Mini-Post by The Bookworm
Author: Bram Stoker
Summary: In the late nineteenth century, Jonathan Harker, a young English lawyer, is traveling to the Castle Dracula, in Transylvania, in order to finalize a transfer of real estate in England to Count Dracula. Harker becomes extremely nervous when all of the local peasants react in fear after they hear of his destination; nevertheless, he continues on to the castle until he meets an emissary of the Count in the Borgo Pass. The mysterious coach driver continues on to the castle, arriving in pitch darkness, to the accompaniment of howling wolves.
Even though his accommodations are comfortable, Harker finds Count Dracula to be a pale, gaunt, thin man, rather strange, and Harker is mortified when, after accidentally cutting himself shaving, the Count lunges at Harker’s throat in “demoniac fury.” Harker soon finds himself imprisoned within the castle. Harker discovers the Count’s secret — that is, the Count survives by drinking the blood of human beings — and, now, he is intent on killing Harker. The Count escapes Jonathan’s attempt to kill him, and he swiftly leaves the castle with fifty boxes of earth, bound for England
Bookworm Rating: A
Target Audience: Adult
*Minor Spoilers Below* – may include plot details such as: important names or events.
Story Notes: I really love this story and it’s pretty interesting to see how vampire lore has changed since this book was written. In modern times most of us see Count Dracula as a Halloween staple. However, most of the modern interpretations of him aren’t entirely accurate. We typically see him as a dark-haired, handsome man who goes around seducing people and drinking their blood. He really a pretty ugly old guy with hairy palms and “strangely sharp teeth”.
(Also, there are a ton of blood transfusions that take place in this book with no regard for blood type. Just remember that transfusion was a new thing when this book was written and they didn’t know better.)
The story begins with Jonathan Harker traveling to Transylvania to complete a real estate transaction for Count Dracula. After being pretty oblivious for a bit he finally realizes that something bad is going on but he’s trapped in the castle. To avoid spoilers I’m not going to tell you what happens to him. But lets just say there are three female vampires and climbing the castle walls.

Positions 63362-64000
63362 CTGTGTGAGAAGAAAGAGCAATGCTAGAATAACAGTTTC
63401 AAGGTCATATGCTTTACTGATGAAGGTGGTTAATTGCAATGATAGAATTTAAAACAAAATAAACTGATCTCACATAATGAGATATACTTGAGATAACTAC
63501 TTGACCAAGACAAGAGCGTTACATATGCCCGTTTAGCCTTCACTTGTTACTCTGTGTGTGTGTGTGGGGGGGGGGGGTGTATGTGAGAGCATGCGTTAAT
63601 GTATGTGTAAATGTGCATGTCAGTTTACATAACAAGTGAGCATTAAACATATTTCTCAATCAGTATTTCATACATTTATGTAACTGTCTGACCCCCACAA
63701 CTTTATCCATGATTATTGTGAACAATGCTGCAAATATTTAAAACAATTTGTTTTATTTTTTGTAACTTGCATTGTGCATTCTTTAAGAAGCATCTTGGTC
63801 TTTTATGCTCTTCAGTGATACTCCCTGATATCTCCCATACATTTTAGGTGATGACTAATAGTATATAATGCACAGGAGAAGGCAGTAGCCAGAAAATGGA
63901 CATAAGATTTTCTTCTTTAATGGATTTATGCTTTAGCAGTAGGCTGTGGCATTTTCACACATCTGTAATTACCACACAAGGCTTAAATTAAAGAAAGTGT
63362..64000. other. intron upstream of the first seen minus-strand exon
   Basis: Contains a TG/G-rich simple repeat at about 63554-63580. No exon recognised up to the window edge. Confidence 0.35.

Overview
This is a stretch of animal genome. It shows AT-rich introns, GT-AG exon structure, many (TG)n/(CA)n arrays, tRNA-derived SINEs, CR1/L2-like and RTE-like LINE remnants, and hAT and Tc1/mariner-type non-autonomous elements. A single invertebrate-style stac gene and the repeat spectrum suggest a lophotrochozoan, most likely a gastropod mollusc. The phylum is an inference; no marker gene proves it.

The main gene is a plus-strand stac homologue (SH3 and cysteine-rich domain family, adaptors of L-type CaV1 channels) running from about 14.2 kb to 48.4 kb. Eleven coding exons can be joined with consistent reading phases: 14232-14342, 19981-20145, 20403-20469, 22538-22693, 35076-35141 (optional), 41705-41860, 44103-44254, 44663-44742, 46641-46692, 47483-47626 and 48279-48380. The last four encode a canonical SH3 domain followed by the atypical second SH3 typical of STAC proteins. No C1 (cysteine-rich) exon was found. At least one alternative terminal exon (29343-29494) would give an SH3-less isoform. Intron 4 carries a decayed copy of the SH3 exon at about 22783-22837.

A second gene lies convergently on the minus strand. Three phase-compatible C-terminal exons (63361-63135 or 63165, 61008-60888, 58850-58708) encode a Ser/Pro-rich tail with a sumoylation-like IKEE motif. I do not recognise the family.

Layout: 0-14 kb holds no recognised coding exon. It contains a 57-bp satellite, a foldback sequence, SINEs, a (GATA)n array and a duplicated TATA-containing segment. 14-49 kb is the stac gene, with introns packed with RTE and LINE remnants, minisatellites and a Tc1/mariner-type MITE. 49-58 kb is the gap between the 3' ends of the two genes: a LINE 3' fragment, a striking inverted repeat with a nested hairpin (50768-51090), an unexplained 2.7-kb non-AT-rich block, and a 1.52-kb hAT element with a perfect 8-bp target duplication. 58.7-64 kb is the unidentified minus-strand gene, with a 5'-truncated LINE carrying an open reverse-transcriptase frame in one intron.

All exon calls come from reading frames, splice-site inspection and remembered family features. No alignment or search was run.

We then go to England where we meet our other characters: Wilhelmina Harker (Mina), Lucy Westenra, Arthur Holmwood, John Seward, Quincey Morris, and Abraham Van Helsing.
After some romantic-ish shenanigans Lucy falls terribly ill. Nobody knows what to do which is where Van Helsing is called in. He’s a medical doctor friend of John Seward. (Not a werewolf, monster hunter dude; that’s another modern interpretation thing.) It doesn’t come out until later that he about vampires and how to deal with them.
Sadly they can’t save Lucy (because her mother is stupid) and then they begin hunting Dracula after Van Helsing convinces everyone that vampires exist. I’m going to keep the rest of the plot under wraps for the most part because the suspense is what makes this book great.
I’d just like to say that Mina Harker is super awesome and (aside from Van Helsing) is the only truly competent person in the book.
Writing Style: The real strength of this story is in the writing style. The book is written in epistolary form. This means that it’s a collection of journal entries, letters, news articles, and ships logo entries. This gives the story a sort of slow burn, tension building vibe, because at any given moment we only know what the characters know.
This is what makes the story very gripping and it’s really impossible to get this sort of vibe in any other format. (The movies that are made about this book are a source of terrible disappointment to me.)
I also really enjoy the vampire lore in this story. For example, if someone puts a wild rose on his coffin while he’s asleep he can’t get out of it. It’s a really fun story with a perfect building of gradual horror.
Weaknesses: One of the biggest weaknesses of this story is that fact that Bram Stoker clearly never talked to an American or a Dutchman in his life. Quincey Morris is an American in the story and he talks like every Texas stereotype you’ve ever heard. It gets pretty bad.
Van Helsing is Dutch and Stoker gave him the trait of not completely understanding the English language. So he can come off as a bit goofy at times. Luckily he’s got enough good characteristics to make up for this. (Quincy does not.)
Strengths: As I said above, the gradual horror that builds during the story is Dracula’s real strength. The epistolary format of the book is really the best way to tell this story. This format is where both the characters and plot get their interest from. I don’t think the story would be as effective in a different style.
Final Thoughts: This is a really fun story and I highly recommend checking it out. You really do get a lot out of reading the book that you cannot get in anything else that features Count Dracula